EXW – Ex Works: the seller ‘delivers’ when he or she places the goods at the disposal of the buyer at the seller’s premises or another named place. The goods will not have been cleared for export and not loaded onto any collecting vehicle. Under Ex-Works the seller has no obligation to load the goods.
FCA – Free Carrier: the seller delivers the goods, cleared for export, to the carrier nominated by the buyer at the named place. It should be noted that the chosen place of delivery has an impact on the obligations of loading and unloading the goods at that place. If delivery occurs at the seller’s premises, the seller is responsible for loading. If delivery occurs at any other place, the seller is not responsible for unloading.
CPT – Carriage Paid to: the seller delivers the goods to the carrier nominated by him or her but the seller must, in addition, pay the cost of carriage necessary to deliver the goods to the named destination.
CIP – Carriage and Insurance Paid to: the seller delivers the goods to the carrier nominated by them but the seller must in addition pay the cost of carriage necessary to deliver the goods to the named destination and also pay the necessary insurance. Here the seller is obliged to provide only minimum coverage, i.e. cover for loss or damage between the point of departure and the destination stipulated.
DPU – Delivered at Place Unloaded: seller retains all risks in the movement of goods until they are delivered, that is, until the goods are unloaded from arriving means of transport. Seller should endure destination is a place where they are able to unload. Here, seller is responsible for export clearance, buyer is responsible for import clearance. Seller must enter into a contract of carriage.
DAP – Delivered at Place: the seller is considered to have delivered when the goods are placed at the disposal of the buyer on the arriving means of transport ready for unloading at the named place of destination. The critical part of this new Incoterm is that all parties under what circumstances must clearly specify as clearly as possible the point within the agreed place of destination as the risks to that point are the account of the seller. In this regard, it is also very important to note that since the seller under DAP is responsible the procuring the contract of carriage, he or she has to make sure that he or she procures the contracts of carriage that matches and conform precisely to the buyer’s choice.
DDP – Delivered Duty Paid: the seller delivers the goods to the buyer, cleared for import and not unloaded from any arriving means of transport at the named place of destination. Under DDP there is maximum obligation to the seller and, on the other hand, this option allows minimum obligation on the buyer. The only responsibility of the buyer under DDP is to offload at the delivery place. General guidance as a seller is to never contract under DDP. If the seller is unable to directly or indirectly obtain import clearances DAP is recommended. Any VAT or other taxes payable upon import are for the seller’s account unless expressly agreed otherwise in the sales contract.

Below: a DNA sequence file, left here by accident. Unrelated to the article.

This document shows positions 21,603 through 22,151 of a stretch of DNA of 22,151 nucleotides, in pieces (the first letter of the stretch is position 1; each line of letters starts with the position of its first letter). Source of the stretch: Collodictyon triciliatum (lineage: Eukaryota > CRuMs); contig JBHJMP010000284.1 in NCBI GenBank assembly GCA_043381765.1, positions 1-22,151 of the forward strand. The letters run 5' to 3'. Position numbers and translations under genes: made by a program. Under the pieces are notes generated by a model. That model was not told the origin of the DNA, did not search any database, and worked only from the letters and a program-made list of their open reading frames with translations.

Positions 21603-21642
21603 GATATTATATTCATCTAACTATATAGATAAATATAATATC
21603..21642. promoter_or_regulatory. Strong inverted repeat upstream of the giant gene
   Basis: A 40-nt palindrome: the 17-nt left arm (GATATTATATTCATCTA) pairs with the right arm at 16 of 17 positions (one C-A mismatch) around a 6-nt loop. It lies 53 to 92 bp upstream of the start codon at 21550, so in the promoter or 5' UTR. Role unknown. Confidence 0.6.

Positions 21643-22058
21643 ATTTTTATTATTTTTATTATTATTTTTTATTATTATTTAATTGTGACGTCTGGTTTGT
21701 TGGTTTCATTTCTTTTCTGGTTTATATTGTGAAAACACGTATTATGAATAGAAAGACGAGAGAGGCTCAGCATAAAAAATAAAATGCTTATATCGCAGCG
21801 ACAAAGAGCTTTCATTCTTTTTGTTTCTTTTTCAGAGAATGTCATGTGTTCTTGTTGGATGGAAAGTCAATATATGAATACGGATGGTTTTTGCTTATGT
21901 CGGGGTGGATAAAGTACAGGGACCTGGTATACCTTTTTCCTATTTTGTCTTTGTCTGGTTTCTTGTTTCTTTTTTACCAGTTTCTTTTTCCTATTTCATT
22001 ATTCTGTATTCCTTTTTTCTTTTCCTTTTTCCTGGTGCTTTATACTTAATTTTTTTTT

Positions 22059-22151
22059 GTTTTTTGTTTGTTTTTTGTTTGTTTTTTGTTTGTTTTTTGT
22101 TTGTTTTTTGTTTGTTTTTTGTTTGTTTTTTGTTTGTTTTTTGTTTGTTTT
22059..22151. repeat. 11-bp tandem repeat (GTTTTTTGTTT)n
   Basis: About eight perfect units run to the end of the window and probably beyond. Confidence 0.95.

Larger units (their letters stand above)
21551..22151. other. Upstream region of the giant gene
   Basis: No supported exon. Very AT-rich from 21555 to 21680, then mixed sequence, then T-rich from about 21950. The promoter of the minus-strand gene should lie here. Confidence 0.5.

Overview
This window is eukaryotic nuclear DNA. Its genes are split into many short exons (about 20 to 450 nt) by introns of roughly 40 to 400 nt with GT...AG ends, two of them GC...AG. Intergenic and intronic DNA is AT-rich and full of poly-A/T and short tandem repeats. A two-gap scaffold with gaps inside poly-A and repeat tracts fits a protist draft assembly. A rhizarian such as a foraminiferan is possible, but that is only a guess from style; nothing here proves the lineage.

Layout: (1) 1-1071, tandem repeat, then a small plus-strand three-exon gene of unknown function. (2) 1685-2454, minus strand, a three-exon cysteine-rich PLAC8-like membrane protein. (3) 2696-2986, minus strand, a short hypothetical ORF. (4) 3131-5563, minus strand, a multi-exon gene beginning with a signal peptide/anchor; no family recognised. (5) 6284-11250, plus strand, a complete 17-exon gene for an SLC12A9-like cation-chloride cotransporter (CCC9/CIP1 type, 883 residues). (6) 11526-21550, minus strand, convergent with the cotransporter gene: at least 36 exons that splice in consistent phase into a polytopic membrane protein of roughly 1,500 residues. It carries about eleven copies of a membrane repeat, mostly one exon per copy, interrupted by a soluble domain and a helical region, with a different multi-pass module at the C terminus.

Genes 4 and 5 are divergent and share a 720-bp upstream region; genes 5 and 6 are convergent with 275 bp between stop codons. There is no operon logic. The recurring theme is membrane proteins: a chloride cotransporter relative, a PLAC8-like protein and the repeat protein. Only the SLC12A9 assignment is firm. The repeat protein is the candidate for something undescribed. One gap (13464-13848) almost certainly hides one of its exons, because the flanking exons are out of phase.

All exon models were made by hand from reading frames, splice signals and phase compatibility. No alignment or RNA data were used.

FAS – Free Alongside Ship: the seller is considered to have delivered when the goods are placed alongside the vessel at the named port of shipment. This means that the buyer has to bear all costs and risks of loss of or damage to the goods from that moment. The seller should select a point other than physically ‘alongside the ship’ it is essential that under FAS the buyer indicates a loading point at the named port of shipment and give the seller sufficient notice of the vessel’s name, loading point and, where necessary, selected delivery time within the agreed period. In the event that the buyer fails to give these details, the seller may use his discretion to select a point that best suits his purposes; but, in any case, that point should be alongside the ship. In the event that the buyer has given an indication of the loading point but later wishes to change these instructions, the seller is not obliged to cover the cost of transferring the goods to a new loading point, provided that the seller has acted in line with the buyer’s first instruction.
FOB – Free on Board: the seller is considered to have delivered when the goods are placed on board the ship at the named port of shipment. Most will no longer use FOB/CFR/CIF for container-loaded goods. This is because, where goods in a container are sold FOB, the container is typically handed over by the seller at a container yard or warehouse, which is in practice the appropriate delivery point. Under FOB, the seller bears all the costs, risks of loss of and damage to the goods until they are delivered by being placed on board the vessel, it is recommended that for all containerised goods, buyers should opt for Inco Terms such as FCA, CPT or CIP.
CFR – Cost and Freight: the seller is considered to have delivered when the goods are placed on board the ship in the port of shipment. The seller must, in addition, pay the cost of carriage necessary to bring the goods to the named destination. Although under this Incoterm the issue of insurance is silent, it is assumed that the buyer purchases his or her own insurance.
CIF – Cost Insurance and Freight: the seller is considered to have delivered when the goods are placed on board the ship in the port of shipment and also pays the necessary freight and insurance (CIF). It is important to note that contracts placed CIF relieve the buyer of the task of making insurance arrangements. However, the disadvantages are many: under CIF the supplier is obliged only to buy the cheapest insurance coverage, with minimal coverage and conditions that may make a claim difficult.